Snowfall in the Sierra Nevada has remained consistent for 130 years, with no evidence that anything has changed as a result of climate change, according to a study released this week.
The analysis of snowfall data in the Sierra going back to 1878 found no more or less snow overall -- a result that, on the surface, appears to contradict aspects of recent climate-change models.
John Christy, the Alabama state climatologist who authored the study, said the amount of snow in the mountains has not decreased in the past 50 years, a period when greenhouse gases were supposed to have increased the effects of global warming.
The heaping piles of snow that fell in the Sierra last winter and the paltry amounts this year fall within the realm of normal weather variability, he concluded.
"The dramatic claims about snow disappearing in the Sierra just are not verified," said Christy, a climate-change skeptic and director of the Earth System Science Center at the University of Alabama in Huntsville.
Climate experts and water-resources officials were immediately skeptical of the report, pointing out that it doesn't come to a meaningful conclusion and uses data from a ragtag collection of people, many of them amateurs.
Christy's study used snow measurements from railroad officials, loggers, mining companies, hydroelectric utilities, water districts and government organizations going back to 1878. That's when railroad workers began measuring the snowpack's depth near the tracks at Echo Summit using a device similar to a yardstick.
Christy said some of the information will be published in the American Meteorological Society's online Journal of Hydrometeorology.
Christy divided California into 18 regions based on the amount of snow that falls and on the quality of the records for that region, and crunched the numbers. They show no changes in average snowfall over the 130 years and no changes from 1975 to 2000, a period when studies have shown that global temperatures rose. The snow level was consistent even in the Sierra's western slope, where much of California's water supply comes from.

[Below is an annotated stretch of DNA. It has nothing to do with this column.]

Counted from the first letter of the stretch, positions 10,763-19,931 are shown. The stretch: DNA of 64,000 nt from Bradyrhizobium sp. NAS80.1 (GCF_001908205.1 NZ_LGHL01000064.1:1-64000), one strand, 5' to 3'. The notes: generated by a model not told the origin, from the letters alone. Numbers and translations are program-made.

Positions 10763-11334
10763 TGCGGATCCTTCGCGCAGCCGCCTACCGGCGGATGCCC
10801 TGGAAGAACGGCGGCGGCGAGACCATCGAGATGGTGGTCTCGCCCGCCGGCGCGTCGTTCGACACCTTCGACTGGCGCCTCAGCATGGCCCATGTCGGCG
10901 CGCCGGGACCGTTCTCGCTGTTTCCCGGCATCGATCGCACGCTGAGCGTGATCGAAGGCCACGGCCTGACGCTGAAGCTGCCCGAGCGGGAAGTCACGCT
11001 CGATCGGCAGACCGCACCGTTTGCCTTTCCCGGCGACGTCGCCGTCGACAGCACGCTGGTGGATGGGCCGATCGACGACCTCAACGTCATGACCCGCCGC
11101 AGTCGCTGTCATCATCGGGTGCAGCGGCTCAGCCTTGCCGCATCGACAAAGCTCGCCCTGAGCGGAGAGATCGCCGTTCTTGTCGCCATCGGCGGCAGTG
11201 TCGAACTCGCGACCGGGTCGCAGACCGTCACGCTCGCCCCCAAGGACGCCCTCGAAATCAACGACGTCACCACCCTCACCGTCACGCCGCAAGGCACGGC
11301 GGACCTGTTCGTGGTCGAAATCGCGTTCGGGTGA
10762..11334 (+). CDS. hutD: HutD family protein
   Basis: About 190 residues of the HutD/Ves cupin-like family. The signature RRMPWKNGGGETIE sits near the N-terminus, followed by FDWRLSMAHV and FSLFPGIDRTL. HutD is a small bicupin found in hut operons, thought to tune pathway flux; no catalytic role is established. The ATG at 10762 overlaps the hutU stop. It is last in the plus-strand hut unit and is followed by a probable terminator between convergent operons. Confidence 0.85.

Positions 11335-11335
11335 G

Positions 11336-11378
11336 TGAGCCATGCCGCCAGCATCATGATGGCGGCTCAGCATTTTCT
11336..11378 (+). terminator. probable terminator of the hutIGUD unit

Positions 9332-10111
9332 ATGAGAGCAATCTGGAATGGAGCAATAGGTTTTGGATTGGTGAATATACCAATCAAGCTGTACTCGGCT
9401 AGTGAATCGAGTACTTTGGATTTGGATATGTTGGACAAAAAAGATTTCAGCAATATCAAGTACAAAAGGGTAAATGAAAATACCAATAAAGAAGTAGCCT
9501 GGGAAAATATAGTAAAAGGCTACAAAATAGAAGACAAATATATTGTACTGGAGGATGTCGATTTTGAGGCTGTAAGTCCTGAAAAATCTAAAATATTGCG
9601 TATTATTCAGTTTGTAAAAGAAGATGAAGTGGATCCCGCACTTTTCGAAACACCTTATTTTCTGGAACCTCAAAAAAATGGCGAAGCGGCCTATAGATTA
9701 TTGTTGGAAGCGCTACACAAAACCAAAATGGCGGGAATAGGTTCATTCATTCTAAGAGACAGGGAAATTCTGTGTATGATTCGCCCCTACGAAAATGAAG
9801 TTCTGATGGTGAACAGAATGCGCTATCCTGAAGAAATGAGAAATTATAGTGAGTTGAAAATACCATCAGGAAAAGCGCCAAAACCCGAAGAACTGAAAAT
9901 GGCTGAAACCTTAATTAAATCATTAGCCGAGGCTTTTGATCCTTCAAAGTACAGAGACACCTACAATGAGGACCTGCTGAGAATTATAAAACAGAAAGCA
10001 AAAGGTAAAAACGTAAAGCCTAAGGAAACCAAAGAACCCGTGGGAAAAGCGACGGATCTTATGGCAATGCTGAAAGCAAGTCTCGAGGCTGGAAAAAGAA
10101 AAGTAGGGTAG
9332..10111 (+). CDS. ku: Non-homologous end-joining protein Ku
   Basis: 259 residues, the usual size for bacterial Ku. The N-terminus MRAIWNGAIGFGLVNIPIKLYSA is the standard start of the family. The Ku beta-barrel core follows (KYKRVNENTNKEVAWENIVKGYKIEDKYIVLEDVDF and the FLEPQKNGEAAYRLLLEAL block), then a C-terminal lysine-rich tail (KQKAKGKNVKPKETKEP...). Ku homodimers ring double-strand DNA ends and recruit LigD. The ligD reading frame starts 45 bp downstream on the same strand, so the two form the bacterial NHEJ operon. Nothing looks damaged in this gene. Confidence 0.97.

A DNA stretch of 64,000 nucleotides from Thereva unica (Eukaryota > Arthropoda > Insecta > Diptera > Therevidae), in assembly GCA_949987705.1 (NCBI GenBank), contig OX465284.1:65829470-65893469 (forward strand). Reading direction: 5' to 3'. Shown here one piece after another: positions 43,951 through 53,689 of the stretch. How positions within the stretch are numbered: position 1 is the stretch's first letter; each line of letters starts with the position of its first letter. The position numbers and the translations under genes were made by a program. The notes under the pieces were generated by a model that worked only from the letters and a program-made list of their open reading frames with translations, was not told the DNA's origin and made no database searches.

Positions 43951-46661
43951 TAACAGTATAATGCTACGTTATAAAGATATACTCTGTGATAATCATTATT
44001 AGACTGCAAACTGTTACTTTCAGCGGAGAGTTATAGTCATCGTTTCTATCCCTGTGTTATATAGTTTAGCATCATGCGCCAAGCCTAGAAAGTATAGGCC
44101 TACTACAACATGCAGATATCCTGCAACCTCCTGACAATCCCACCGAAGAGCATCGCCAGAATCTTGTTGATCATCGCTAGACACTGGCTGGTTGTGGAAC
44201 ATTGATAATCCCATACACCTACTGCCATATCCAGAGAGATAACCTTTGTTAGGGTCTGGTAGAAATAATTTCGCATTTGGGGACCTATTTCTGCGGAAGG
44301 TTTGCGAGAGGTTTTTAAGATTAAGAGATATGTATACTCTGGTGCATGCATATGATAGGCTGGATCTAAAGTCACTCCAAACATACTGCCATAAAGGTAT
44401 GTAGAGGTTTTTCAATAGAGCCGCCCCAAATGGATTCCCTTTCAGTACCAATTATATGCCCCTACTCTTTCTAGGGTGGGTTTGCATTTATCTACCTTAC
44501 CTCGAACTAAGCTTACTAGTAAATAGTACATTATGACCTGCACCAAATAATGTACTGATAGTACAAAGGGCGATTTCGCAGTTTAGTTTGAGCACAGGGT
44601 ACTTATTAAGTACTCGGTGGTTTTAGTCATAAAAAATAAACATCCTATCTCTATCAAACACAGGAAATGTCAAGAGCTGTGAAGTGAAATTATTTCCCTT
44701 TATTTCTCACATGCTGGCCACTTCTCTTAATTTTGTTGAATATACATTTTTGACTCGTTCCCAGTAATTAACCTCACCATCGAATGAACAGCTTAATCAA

"California has huge year-to-year variations and that's expected to continue," Christy said.
Mike Dettinger, a climatologist and research hydrologist with both the Scripps Institution of Oceanography and the U.S. Geological Survey, said Christy is picking and choosing data while misleading people about what climate-change scientists are actually saying.
For one, he said, snow depth is not as good a measure of the winter weather conditions as water content and density.
The number of inches or feet of snow on the ground can mean a variety of things, he said, depending on if it is fluffy powder or compacted, wet snow.
Recent studies by Scripps scientists have found that over the last 50 years the southern Sierra snowpack has gotten larger while the northern Sierra pack has shrunk. Although they have predicted the overall state snowpack would decrease over time as a result of climate change, nobody has claimed that it has happened yet, Dettinger said.
What's significant in terms of global warming, he said, is the fact that the snowpack has declined over three-quarters of the western United States, an area that includes Montana, Wyoming and New Mexico. Scripps researchers, in coordination with Lawrence Livermore National Laboratory scientists, have concluded that 60 percent of that downward trend is due to greenhouse gases.
"There is a popular conception that the snowpack has declined everywhere, but that is not what the science says," Dettinger said. "What we're saying broadly is that across western North America there have been declines in spring snowpack."
(Peter Fimrite is a San Francisco Chronicle staff writer. Contact him at firstname.lastname@example.org.)
(Distributed by Scripps Howard News Service, www.scrippsnews.com.)